Essay:Inevitability of government

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It is argued that if the State is abolished, it will merely be reestablished. Murray Rothbard argues that this is unlikely because any gang of bandits attempting to establish a new state would not be considered legitimate by a public that had tasted true liberty and was no longer being subjected to government propaganda. He further states, "But suppose — just suppose — that despite all these handicaps and obstacles, despite the love for their new-found freedom, despite the inherent checks and balances of the free market, suppose anyway that the State manages to reestablish itself. What then? Well, then, all that would have happened is that we would have a State once again. We would be no worse off than we are now, with our current State. And, as one libertarian philosopher has put it, 'at least the world will have had a glorious holiday.'"[1] Bryan Caplan notes that anarcho-capitalists generally argue that competition among defense providers will keep a government from re-emerging.[2] Thus, it is not much different than the concerns raised about rogue private defense agencies.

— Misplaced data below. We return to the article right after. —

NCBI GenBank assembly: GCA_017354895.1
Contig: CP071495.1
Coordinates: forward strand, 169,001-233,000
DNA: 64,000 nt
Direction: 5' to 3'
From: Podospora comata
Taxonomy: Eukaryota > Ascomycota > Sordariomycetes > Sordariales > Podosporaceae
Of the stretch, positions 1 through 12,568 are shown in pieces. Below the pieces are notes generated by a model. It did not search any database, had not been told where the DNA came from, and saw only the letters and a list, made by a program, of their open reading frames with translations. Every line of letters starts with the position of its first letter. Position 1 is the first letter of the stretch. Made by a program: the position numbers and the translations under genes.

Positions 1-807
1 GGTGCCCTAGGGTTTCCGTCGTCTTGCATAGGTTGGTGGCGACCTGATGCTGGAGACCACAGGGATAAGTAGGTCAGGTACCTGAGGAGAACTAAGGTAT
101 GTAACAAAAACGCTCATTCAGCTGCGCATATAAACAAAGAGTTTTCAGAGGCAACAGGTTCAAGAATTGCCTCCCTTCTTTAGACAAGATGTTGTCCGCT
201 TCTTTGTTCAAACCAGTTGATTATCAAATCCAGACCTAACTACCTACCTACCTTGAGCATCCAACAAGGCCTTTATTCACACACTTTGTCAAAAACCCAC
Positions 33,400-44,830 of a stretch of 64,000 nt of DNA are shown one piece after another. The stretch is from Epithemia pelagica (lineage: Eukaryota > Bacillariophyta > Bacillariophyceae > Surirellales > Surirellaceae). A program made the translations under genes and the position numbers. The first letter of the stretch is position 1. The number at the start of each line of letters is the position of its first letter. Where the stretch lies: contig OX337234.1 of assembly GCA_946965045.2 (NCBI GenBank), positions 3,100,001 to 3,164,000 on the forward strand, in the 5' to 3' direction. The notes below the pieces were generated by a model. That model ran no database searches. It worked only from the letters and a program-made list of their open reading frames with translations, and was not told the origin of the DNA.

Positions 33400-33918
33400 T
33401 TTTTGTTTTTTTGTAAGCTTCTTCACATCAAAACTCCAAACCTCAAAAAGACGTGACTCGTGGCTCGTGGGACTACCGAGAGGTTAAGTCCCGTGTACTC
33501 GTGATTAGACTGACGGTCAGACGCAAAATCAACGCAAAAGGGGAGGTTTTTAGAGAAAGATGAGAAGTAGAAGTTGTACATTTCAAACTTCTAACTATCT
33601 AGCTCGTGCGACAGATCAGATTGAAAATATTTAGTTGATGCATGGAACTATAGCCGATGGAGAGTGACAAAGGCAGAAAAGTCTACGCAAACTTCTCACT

The argument of government's inevitability can be a powerful propaganda technique for the government. Rothbard notes, "Nor does the majority support have to be eager and enthusiastic approval; it could well be mere passive acquiescence and resignation. The conjunction in the famous phrase 'death and taxes' implies a passive and resigned acceptance to the assumed inevitability of the State and its taxation. . . . It is also particularly important for the State to make its rule seem inevitable: even if its reign is disliked, as it often is, it will then be met with the passive resignation expressed in the familiar coupling of 'death and taxes.'" Rothbard wrote governments were not inevitable, noting that it often took hundreds of years for aristocrats to set up a state out of anarchy.[3]


It is sometimes assumed that the private institutions that replace government must be structured in a certain way and that therefore they would be similar to governments. Spencer Health MacCallum points out in The Voluntary City that communities governed by homeowners associations "still involve taxation of the residents and voting by the residents, which is political government as usual."[4] He therefore points to land-lease communities as true privatization.


  1. Rothbard, Murray. "Outlaw Protectors". For a New Liberty. 
  2. Caplan, Bryan. "Anarchist Theory FAQ". 
  3. Murray Rothbard. Power and Market: Defense services on the Free Market. p. 1054. "In the purely free-market society, a would-be criminal police or judiciary would find it very difficult to take power, since there would be no organized State apparatus to seize and use as the instrumentality of command. To create such an instrumentality de novo is very difficult, and, indeed, almost impossible; historically, it took State rulers centuries to establish a functioning State apparatus. Furthermore, the purely free-market, stateless society would contain within itself a system of built-in “checks and balances” that would make it almost impossible for such organized crime to succeed." 
  4. MacCallum, Spencer Heath. "The Case for Land Lease versus Subdivision". The Voluntary City.